Russia’s Ukraine attack is end of Pax Americana

Allister Heath

THIS is the week Western foreign policy was finally exposed as a sham. Russia has started to invade Ukraine, an independent nation supposedly backed by the West, in what could be the most significant geopolitical crisis since 9/11, and what is anybody going to do about it? Nothing. Pax Americana had been on its death bed for years; but now is the time for the final rites.

In fact, it’s worse than that. William Hague, the foreign secretary, said that the UK will suspend its participation in preparations for a G8 meeting in Sochi, which will have Vladimir Putin quaking in his boots. The fact that we think that this is the way that one responds to a brutal, armed and well planned invasion – by suspending, not even cancelling, the paperwork for another worthless junket – will have confirmed to Putin just how pusillanimous, unserious, cowardly and rudderless we have become. Platitudes are no match for an ex-KGB agent desperate to buttress his authoritarian regime, use what is left of Russia’s power to maintain a sphere of influence and call the West’s bluff.

The UK, the US and the West should not even be thinking of responding militarily to Russia. Outright war would be cataclysmic. Total trade war would be equally catastrophic. Ukraine itself is in deep trouble: its army would be no match for Russia’s, if hostilities break out properly. But what bothers me is that much of this could have been avoided if the West had pursued a more sensible foreign policy in recent years. Most of the European welfare states have long been debilitated when it comes to foreign policy; but now America is too, and the vacuum will guarantee a new era of extreme geopolitical instability.

US foreign policy under Barack Obama has been a disaster. Iran’s appeasement won’t work. Libya is a mess. US policy towards Egypt has been all over the place. In Syria, Russia is selling arms to Bashar al-Assad’s murderous regime. Obama’s so-called reset saw him ditch missile defence plans for Eastern Europe.

David Cameron and Obama agree that there must be “significant costs” to Russia if nothing changes – but these sorts of “threats” are no longer taken seriously. It is true that John Kerry, the US Secretary of State, will travel to Kiev, Ukraine’s capital, tomorrow. But apart from the fact that the new leadership is pretty unstable, it is just another case of gesture politics from the Obama administration.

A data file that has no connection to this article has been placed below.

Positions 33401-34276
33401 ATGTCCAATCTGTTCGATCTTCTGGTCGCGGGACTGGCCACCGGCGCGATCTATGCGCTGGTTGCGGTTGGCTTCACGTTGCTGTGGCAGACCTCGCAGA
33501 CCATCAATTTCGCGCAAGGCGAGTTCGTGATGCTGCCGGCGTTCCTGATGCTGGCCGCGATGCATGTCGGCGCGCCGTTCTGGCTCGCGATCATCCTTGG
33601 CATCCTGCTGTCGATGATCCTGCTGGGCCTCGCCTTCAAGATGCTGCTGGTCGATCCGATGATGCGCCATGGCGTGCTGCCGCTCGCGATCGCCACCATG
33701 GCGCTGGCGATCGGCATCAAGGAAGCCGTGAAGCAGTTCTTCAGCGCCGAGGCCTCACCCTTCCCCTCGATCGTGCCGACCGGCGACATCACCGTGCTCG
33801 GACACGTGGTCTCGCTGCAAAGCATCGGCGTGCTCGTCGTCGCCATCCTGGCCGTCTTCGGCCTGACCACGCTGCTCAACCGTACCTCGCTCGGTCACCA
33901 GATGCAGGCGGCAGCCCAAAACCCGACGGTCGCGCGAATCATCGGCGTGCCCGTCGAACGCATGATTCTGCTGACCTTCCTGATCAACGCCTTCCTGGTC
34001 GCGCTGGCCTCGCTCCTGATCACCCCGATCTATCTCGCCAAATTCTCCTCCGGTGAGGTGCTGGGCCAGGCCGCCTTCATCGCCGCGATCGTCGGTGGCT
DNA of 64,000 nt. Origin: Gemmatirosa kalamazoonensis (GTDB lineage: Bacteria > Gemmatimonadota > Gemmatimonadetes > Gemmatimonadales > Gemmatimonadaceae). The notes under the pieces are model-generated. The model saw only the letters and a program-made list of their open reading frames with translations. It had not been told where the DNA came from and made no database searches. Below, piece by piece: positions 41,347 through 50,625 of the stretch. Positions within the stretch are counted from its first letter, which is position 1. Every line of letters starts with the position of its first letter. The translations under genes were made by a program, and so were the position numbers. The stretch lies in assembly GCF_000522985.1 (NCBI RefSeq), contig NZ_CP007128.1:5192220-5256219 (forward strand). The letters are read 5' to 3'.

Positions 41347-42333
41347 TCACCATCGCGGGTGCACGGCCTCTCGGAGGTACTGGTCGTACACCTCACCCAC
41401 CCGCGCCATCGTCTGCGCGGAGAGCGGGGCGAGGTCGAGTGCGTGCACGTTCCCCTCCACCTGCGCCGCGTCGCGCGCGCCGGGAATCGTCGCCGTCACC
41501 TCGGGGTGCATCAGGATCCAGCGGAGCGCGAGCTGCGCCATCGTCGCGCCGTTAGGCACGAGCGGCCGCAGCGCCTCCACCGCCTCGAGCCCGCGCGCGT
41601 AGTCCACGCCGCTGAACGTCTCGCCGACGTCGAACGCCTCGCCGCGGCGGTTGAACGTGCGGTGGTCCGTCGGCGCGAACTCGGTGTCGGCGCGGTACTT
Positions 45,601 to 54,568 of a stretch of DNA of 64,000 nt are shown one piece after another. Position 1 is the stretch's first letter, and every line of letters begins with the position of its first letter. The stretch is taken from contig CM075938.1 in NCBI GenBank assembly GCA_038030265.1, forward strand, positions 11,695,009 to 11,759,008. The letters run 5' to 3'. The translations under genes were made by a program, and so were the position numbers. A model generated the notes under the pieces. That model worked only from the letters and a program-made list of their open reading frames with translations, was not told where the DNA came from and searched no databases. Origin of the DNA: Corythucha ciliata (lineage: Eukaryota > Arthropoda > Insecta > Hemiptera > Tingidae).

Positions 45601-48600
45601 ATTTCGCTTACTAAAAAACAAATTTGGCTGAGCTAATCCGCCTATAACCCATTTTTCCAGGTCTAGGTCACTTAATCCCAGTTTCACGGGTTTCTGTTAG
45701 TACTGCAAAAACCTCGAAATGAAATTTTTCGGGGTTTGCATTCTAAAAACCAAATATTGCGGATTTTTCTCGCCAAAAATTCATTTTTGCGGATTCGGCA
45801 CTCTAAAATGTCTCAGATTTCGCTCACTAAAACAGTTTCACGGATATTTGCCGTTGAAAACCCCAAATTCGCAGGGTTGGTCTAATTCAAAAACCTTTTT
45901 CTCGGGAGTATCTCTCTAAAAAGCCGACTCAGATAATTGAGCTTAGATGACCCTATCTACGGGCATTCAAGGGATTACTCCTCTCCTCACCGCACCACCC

What exactly is Kerry going to tell the Ukrainian people? That he stands by them, but won’t do anything to help? Many liberals in the Middle East thought that the Arab Spring would be supported by the West and now feel terribly left down. Countries should never promise what they cannot deliver.

Realism is in order. Europe needs Russia. No less than 58 per cent of Ukraine’s gas consumption is imported from Russia; the country would soon collapse if Putin decided to turn off the taps or hike prices too much. Paradoxically, any Western handouts from the West to Ukraine will end up being pocketed by Russia.

Around 36 per cent of German gas, 23 per cent of France’s and 27 per cent of Italy’s is Russian. Just like the Opec countries used to wield energy as a weapon, Putin could inflict immense damage if he sought to withhold supplies. Two-thirds of Russia’s gas exports to the EU go through Ukraine. Of course, waging economic war in this way would also be very costly for Russia. Both sides would be crippled.

As to London, it is hugely dependent on Russian money – FTSE companies, football, energy, property, wealth management and all sorts of other business. Proper sanctions, visa restrictions, confiscations, travel bans and the like would be extremely painful.

So what could realistically be done? Obama should start with a u-turn and announce a new missile defence system for Europe, covering Poland and as much of the continent as possible. Dealing and integrating economically with tyrants is hardly new: the West has bought oil from despotic nations for years, and China is at the heart of the world economy.

The benefits are greater than the costs – but only if the rogues know where the red lines lie. It is the fact that they no longer do that is at the heart of all of today’s problems.
Follow me on Twitter: @allisterheath

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